Back at world HQ, where it is 20 degrees F cooler and my thoughts extend beyond sources of water and/or beer. Orlando did not seem as hot and humid as it did two years ago, but still …
The final event numbers for InfoComm 2011 eclipsed 33,000, so this is a show that is roughly a 10X multiple of the industry-focused trade shows like DSE. But that doesn’t mean, by any stretch, that is 10X more valuable to be there as an end-user or as a vendor.
The crowd – the BIG crowd – that attends this show consists of people from companies that put everything from massive projection systems and display walls into airports and museums to videoconferencing rooms in the regional offices of insurance companies. Many of the largest booths were put up by companies like AMX, Crestron and Extron, who may or may not have much or anything DS-related (certainly AMX does). These guys sell lighting and room controls and endless little boxes and thingies that do video distribution and other stuff.
I get asked a lot if this is a show that needs to be attended, as a buyer or seller, and the answer depends a lot on perspective and need.
For buyers of all the various bits of gear that make up a digital sign network, no other forum in North America covers the waterfront like this in terms of variety and scale. For display options, it won’t get much better. If you need a video encoder or focused speakers or specialty mounts, this is it.
But over two or three days a buyer needs to know what he or she is looking for, as it would be easy spending hours tied up in discussions with people who sell stuff that’s not at the core of a project’s needs. Stop to ask what some company does and it might take 20 valuable minutes to back out of a conversation.
For sellers, if your gear is moved through distributors and/or resellers this is an important, efficient way to build up awareness and business ties. Guys like Omnivex, X20 and Visix see this as a very big event. I know some hardware and software guys who attend simply because it is a cost-effective way to see multiple customers quickly, in one round-trip.
But if your business is focused on selling direct to Digital OOH network operators, for example, InfoComm is not your show. The ad sales people don’t go. I don’t do the seminars but my sense is they also skew heavily to the how to make it happen and have less to do with the “why would you do it” stuff.
I was very impressed with the state of visual technologies. As was noted earlier in the week by a Samsung guy, the cost and capabilities of displays – be they panels or projections – is no longer a barrier to deployment. The bezels on panels are now very thin and almost seamless. LED back-lighting is making LCDs crazy-thin and light. And plasmas are getting much better in terms of weight, energy consumption and operating life.
I didn’t spend a lot of time with the software guys because, with some exceptions, the majority of the vendors have all the bells and whistles someone could ever need to run a network. Just about all of the platforms are easy to use and have competitive pricing, so it comes down more to the state of the businesses behind the platform and their industry acumen and customer service/support.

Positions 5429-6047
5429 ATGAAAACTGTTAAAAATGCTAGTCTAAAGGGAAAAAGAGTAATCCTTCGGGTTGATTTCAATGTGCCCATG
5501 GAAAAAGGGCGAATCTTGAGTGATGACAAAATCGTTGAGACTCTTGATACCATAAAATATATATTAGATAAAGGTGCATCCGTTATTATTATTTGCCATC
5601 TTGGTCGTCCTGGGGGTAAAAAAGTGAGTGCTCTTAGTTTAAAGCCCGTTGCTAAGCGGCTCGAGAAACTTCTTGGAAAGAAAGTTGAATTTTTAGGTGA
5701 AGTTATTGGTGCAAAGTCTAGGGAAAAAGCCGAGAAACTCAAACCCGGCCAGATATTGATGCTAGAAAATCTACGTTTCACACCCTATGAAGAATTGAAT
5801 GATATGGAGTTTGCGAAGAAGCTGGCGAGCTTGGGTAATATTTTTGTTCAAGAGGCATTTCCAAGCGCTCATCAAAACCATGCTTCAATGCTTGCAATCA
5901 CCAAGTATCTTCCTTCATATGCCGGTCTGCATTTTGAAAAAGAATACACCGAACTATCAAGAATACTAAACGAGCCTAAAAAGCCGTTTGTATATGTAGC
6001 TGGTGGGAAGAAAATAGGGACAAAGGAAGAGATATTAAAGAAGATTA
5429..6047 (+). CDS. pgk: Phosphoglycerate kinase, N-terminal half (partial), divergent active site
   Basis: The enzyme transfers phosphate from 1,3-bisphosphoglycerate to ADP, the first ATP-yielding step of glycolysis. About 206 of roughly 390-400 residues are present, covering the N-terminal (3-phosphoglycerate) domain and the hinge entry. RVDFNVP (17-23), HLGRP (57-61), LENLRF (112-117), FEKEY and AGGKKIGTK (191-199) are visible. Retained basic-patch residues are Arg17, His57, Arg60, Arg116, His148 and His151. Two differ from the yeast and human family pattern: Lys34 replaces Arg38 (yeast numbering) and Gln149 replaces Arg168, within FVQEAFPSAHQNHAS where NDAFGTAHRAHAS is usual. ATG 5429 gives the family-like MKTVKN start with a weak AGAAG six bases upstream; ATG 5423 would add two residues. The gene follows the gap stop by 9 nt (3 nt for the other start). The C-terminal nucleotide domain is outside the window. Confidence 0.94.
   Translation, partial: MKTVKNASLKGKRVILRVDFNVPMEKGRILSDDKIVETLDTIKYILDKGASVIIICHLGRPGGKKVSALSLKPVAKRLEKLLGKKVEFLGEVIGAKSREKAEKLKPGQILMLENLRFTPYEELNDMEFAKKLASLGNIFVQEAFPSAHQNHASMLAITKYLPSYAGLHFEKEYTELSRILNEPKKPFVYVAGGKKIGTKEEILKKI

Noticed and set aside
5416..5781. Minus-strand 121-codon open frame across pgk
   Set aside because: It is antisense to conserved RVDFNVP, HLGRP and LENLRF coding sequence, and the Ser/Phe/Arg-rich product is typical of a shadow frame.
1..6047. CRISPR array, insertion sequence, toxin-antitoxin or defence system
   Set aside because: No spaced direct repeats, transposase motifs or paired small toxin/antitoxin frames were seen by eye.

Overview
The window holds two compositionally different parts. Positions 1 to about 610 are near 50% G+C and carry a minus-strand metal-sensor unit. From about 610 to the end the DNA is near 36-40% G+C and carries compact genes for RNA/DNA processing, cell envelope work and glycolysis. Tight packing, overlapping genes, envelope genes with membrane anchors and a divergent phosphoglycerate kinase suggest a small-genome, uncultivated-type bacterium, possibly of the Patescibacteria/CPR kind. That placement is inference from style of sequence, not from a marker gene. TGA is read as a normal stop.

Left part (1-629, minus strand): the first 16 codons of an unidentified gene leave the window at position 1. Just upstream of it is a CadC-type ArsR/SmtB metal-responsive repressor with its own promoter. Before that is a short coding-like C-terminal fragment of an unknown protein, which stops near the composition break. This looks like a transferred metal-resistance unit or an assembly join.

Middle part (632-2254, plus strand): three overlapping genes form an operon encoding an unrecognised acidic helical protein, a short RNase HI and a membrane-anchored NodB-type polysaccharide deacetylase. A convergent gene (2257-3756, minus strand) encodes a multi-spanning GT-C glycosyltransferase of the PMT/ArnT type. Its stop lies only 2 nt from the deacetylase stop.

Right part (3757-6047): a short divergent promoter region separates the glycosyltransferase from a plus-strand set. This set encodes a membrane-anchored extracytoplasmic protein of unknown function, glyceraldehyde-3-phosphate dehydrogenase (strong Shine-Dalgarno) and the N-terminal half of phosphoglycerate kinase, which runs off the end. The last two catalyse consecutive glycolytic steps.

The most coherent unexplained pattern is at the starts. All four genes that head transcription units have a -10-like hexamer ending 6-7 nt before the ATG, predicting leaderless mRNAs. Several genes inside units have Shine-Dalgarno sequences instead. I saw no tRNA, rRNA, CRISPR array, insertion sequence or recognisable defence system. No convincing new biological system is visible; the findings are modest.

Content on screens is much better, particularly with the big display guys, who had material that was clearly planned and developed for the booth and event. I still see way too many companies demo’ing carved up screens. I suppose it is to show that’s possible with the software, but is also reinforcing the notion that multi-zoning screens is a good idea (it rarely is).
I saw three types of interactive screens: look-ups for finding things; wayfinders for directions; and multi-touch for … something. The first two, I understand the importance of showing capabilities in context. The multi-touch thing was not well handled by many exhibitors because they continue to do stuff that has no evident commercial value. I don’t care that I can stretch a photo, spin it and flick it out of view. I don’t care if I can paint on a screen, or play a giant version of Angry Birds or Solitaire. Show me the real-world business (like retail) applications that would get me thinking this is worth the big-dollar investment in hardware and content.
3D – Still not getting the commercial implications. Someone’s man-cave, sure. Out in public, nope. The glasses-free auto-stereoscopic stuff has to get a LOT better to get beyond one-off novelty projects and into rollouts.
Co-locating in a booth is a very cost-effective and relatively low hassle way to be part of a big show. But it has its drawback is, and I am not sure how they get worked around. There were a few companies I wanted to drop by and see, but the way the InfoComm directories and maps work is they list the companies who “own” the booth space. So if you were a small company in a bigger booth, the only way I was finding you was by accident. I know because on Friday, on a quick swing through before heading to the airport, I went looking for two companies and could not remember just where I had seen them, in passing, a day earlier.
My content partners at rAVe shot hundreds and hundreds of product demo videos at booths and those will start showing up here, if they haven’t already.
Next year, the show is back at the blast furnace on Las Vegas in mid-June. Different kind of heat.
Oh yeah, flash-mobbing AV-style:
Dave Haynes is the founder and editor of Sixteen:Nine, an online publication that has followed the digital signage industry for some 14 years. Dave does strategic advisory consulting work for many end-users and vendors, and also writes for many of them. He’s based near Halifax, Nova Scotia, on Canada’s east coast.